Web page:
People who cut their own hair are life’s real winners
Stop laughing at my fringe
I haven’t had my hair cut by a hairdresser since 2007.
This didn’t start as a personal crusade. Instead – it was a kneejerk reaction to the sort of terrible haircut you invariably get when you’re 17. Everyone at my school had a terrible haircut – blunt layers; a short fringe – and I needn’t have been as upset as I was. Except I was sensitive and self-conscious, and so after the hairdressers round the corner “ruined” my hair, I vowed never to get a haircut there again. Next time my mum suggested arranging one, I refused to go.
Then one afternoon, after I’d read another style feature about Alexa Chung in Heat magazine, I was inspired – rashly – to trim it myself. I wanted that choppy bob, and I wanted it now. I started cautiously – with nail scissors, more stroking my split ends than chopping anything. But the result was a perfectly serviceable trim. I definitely didn’t look like Alexa Chung – though I don’t think that was the haircut’s fault – and it was a bit messy in the back, probably, but that didn’t matter because I couldn’t see it.
I finished school; I grew my hair out. Then I went to university, my mum stopped paying for everything, and I realised that haircuts cost like £40. Which is a lot. And I remembered how wretched I’d felt after my last haircut. I also remembered how much I hate staring at myself in a well-lit mirror for 40 minutes. It is alienating and disorienting; you feel like you are seeing your own face for the first time and do your eyebrows really cock at that angle? And so I chopped it again. This time people noticed, which was useful because it was my first term and I really enjoyed it when people had an excuse to talk to me.
And on and on it went – and now I chop, trim and scythe off sections of it myself every time I fancy a change. I am my own hairdresser.
Obviously, some people think this is ridiculous. They observe that £40 isn’t that much (alright, Moneybags), and that hairdressers are trained professionals. They say they enjoy the ritual of visiting a hairdressers. They think I am a drama queen. They squint at my head. They ask, sneeringly, if I can do layers. They say something ambiguous about my fringe.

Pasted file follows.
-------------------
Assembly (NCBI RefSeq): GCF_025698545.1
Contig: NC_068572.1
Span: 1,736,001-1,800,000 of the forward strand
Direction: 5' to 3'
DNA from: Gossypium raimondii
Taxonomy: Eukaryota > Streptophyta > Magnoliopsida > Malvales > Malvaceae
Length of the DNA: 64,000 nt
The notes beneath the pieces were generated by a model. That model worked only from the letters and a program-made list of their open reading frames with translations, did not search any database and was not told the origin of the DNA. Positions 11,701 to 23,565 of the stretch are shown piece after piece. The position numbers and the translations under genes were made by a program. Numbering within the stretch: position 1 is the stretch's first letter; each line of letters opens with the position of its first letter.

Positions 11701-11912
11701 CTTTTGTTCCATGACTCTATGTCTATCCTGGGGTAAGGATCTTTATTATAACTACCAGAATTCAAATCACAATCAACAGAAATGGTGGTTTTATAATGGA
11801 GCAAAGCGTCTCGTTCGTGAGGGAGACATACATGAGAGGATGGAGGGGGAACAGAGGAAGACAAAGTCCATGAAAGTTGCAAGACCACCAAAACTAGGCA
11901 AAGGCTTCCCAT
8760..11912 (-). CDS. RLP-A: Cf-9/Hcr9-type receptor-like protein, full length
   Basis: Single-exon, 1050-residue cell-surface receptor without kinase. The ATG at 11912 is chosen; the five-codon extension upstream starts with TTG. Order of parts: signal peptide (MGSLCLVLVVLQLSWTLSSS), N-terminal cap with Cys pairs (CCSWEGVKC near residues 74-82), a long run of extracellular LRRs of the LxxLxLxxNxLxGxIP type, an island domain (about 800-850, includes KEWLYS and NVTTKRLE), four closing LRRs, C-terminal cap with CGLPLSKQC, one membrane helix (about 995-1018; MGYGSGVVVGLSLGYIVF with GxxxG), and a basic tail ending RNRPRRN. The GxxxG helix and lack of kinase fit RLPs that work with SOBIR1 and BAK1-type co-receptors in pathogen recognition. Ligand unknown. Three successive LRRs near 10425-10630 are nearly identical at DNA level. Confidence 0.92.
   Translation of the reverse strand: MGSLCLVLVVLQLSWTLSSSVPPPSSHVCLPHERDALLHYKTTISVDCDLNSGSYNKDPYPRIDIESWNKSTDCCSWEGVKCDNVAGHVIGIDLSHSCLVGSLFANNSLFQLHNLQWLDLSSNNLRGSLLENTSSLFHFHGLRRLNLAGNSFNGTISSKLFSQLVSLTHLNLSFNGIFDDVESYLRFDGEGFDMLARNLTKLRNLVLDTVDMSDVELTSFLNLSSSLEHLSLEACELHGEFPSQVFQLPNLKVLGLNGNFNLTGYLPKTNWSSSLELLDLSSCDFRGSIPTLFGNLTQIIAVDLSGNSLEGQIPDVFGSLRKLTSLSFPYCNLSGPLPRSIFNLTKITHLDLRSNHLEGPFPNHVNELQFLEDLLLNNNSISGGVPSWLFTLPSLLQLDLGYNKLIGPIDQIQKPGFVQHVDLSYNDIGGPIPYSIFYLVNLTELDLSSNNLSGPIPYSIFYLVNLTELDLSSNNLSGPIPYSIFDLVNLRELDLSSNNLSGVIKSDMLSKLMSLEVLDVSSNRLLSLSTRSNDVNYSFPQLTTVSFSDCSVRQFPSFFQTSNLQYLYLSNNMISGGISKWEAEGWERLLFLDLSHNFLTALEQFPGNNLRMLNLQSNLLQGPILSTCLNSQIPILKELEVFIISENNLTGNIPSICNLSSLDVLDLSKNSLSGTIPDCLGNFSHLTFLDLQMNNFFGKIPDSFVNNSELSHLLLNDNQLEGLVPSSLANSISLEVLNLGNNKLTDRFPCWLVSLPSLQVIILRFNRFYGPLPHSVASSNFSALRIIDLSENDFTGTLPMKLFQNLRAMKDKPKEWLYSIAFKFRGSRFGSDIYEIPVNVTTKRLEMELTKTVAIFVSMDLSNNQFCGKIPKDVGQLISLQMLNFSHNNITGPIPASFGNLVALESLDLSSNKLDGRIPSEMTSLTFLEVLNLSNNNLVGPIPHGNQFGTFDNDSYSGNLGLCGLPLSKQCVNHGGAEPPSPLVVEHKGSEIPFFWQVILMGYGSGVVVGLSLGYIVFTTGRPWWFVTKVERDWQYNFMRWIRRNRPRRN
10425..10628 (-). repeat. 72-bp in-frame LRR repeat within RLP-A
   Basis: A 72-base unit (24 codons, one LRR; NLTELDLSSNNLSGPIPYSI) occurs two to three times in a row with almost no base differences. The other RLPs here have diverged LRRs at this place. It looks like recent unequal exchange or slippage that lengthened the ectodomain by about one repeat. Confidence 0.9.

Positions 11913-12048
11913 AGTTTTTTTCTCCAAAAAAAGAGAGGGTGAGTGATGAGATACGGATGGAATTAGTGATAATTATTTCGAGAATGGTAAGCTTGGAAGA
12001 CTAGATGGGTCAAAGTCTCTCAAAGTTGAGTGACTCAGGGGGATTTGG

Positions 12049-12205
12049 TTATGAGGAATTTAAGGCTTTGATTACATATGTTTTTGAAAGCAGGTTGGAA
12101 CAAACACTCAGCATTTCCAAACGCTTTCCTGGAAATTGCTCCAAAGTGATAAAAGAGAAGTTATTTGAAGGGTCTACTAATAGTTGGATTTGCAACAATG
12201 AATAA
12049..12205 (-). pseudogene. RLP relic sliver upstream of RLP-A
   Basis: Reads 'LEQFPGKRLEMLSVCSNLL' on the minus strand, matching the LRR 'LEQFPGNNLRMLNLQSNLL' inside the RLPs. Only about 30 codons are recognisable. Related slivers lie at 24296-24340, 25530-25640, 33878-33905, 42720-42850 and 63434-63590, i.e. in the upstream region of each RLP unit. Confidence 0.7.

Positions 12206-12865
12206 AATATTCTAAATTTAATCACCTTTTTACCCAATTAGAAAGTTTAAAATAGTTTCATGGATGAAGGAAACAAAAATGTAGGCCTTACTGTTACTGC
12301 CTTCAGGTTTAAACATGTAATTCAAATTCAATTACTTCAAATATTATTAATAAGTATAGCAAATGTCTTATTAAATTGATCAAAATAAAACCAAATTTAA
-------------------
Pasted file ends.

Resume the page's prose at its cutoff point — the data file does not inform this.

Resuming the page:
And sure, there have been disasters. There was the time I accidentally gave myself this really short fringe and everyone said I looked like the woman in that National Accident Helpline advert. There have been many, many times when I have had to cut it a lot shorter than I’d planned when I started because I have accidentally scythed off a big chunk and had to cut the rest to match. I have sent many desperate texts to friends announcing that I have “just given myself an accidental bob” and I need them to be supportive. There was a time when someone pointed out that my ‘layers’ looked a bit like a mullet.
Granted, one time I had a fringe like this
However, overall I reckon I’m winning. Sure – I’ve had basically the same haircut for years – always a side fringe, all that changes is the length – but so has everyone else, and they’re paying for theirs. I’d always rather have an extra £40. And not to do down professional hairdressers, but if all you’re after is a bang average haircut, you can probably do it yourself. Grab some kitchen scissors and a small chunk of your locks, and chop. There you go. You have trimmed your hair. Watch a YouTube video if you want to do something more complicated.
And it’s really liberating. If I decide I want to change my look, I just do it, that evening. One time I got dumped and felt like doing something rash, so I chopped my hair off and felt instantly lighter. Also, for every person who thinks you’re miserly at best, and a bit unhinged at worst, there is someone who thinks you’re really interesting. That’s a real ego boost. Plus it always grows back – just make sure you don’t cut off so much that you can’t pull it back into a ponytail.
I’ve just saved you £40.